Milk is an important source of income for West African herders, according to the NGO, which stressed that 60% of the region’s population lives off livestock farming and agriculture. Animals such as cows and goats provide milk, manure and income, it noted.
“Milk is one of the rare sources of protein for needy families in the African countryside,” said Josti Gadeyne, spokesperson of the organisation. “A lack of milk brings about malnutrition. Milk therefore plays an essential role in the fight against famine and poverty. In dry and arid zones, livestock rearing is often the only means of survival.”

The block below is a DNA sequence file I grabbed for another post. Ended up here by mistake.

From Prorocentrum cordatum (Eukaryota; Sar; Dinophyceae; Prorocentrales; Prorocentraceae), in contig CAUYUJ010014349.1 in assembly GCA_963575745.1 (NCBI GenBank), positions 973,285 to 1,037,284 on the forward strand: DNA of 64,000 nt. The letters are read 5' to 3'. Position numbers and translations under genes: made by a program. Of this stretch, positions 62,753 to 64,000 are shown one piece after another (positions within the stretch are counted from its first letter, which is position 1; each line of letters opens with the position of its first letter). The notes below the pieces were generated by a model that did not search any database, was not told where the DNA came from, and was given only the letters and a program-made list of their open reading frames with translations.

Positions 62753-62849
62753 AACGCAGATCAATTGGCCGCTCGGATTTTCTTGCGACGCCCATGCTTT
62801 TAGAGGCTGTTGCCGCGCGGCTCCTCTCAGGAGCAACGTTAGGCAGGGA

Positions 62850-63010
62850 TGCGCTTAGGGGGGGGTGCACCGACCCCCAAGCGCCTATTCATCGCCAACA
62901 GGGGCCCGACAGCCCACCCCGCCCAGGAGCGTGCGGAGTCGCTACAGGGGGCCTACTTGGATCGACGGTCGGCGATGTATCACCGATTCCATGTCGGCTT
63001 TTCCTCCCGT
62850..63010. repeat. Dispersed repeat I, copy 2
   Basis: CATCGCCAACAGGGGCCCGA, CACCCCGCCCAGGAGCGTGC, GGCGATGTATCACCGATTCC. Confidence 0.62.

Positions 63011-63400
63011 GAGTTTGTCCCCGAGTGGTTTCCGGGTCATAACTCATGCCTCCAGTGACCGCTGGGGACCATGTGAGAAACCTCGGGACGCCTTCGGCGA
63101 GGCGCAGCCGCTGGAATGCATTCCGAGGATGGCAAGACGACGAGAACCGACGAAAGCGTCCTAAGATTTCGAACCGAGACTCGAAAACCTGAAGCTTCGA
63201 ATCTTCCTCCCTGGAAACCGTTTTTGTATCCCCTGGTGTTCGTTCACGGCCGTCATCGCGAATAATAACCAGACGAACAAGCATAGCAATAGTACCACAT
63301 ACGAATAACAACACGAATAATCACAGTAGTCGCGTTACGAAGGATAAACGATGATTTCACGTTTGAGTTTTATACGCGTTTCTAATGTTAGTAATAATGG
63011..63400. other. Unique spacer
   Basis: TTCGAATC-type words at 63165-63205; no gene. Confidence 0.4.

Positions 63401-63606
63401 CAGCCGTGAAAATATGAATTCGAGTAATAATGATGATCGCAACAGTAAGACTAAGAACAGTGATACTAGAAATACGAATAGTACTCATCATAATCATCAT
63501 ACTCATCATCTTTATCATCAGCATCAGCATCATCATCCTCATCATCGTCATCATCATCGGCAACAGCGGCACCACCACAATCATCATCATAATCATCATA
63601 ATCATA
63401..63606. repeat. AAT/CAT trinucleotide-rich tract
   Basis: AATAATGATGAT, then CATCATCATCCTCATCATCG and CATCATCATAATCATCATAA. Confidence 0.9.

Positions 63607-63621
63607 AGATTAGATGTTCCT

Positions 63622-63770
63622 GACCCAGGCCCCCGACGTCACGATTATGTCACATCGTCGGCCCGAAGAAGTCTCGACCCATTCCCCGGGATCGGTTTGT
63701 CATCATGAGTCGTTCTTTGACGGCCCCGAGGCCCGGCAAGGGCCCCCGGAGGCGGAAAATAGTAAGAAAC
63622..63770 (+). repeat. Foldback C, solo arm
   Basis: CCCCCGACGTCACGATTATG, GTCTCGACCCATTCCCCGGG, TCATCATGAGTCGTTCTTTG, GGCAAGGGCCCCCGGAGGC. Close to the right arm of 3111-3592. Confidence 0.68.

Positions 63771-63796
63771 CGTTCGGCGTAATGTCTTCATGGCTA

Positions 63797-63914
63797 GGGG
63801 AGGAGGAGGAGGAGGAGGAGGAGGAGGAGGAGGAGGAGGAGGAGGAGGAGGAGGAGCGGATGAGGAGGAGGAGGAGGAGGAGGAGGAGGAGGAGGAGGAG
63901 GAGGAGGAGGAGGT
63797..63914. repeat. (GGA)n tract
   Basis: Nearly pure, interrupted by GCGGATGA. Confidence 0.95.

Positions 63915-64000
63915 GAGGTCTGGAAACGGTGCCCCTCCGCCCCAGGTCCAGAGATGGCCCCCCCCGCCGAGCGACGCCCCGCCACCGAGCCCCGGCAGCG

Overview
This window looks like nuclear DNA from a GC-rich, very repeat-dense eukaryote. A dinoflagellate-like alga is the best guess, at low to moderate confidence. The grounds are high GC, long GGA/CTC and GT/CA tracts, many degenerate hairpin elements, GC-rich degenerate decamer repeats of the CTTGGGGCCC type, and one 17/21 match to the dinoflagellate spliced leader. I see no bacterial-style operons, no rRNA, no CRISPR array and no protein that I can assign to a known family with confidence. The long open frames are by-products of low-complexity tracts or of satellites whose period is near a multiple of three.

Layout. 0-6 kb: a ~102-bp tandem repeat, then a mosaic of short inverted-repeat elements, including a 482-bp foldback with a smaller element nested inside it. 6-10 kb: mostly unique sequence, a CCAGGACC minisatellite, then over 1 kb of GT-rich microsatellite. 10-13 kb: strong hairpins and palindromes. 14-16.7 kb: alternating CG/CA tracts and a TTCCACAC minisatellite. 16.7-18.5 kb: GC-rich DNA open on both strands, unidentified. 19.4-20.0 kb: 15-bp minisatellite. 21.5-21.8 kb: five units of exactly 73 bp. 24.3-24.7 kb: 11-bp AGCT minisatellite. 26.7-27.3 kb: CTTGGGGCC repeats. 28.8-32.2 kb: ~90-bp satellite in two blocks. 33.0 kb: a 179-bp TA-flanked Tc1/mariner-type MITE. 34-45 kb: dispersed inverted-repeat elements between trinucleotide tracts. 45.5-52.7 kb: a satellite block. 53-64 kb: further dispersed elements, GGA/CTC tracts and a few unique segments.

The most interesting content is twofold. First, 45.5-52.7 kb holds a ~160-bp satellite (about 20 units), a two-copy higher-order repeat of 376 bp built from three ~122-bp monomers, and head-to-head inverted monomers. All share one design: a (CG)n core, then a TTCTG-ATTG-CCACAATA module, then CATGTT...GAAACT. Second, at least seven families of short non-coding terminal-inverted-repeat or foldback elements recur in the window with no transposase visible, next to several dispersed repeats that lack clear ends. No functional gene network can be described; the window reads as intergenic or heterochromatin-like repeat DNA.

While a Belgian cow produces on average 25 to 35 litres of milk a day, an African cow produces 2 to 3 litres in the best of cases. In the dry season, they even produce less than 1 litre because of the shortage of water, grass and care for the animals.
“The little milk West Africa’s farmers can sell earns them next to nothing,” Ms Gadeyne said.
“European surplus milk floods and disturbs the local market,” she explained. “It’s not even real milk, but skim milk in powder form, enriched with everything except sustainable palm oil. This milk is three times cheaper than that of local producers. If the European Union continues to get rid of its milk surpluses in Africa, it will drive local producers further into poverty.”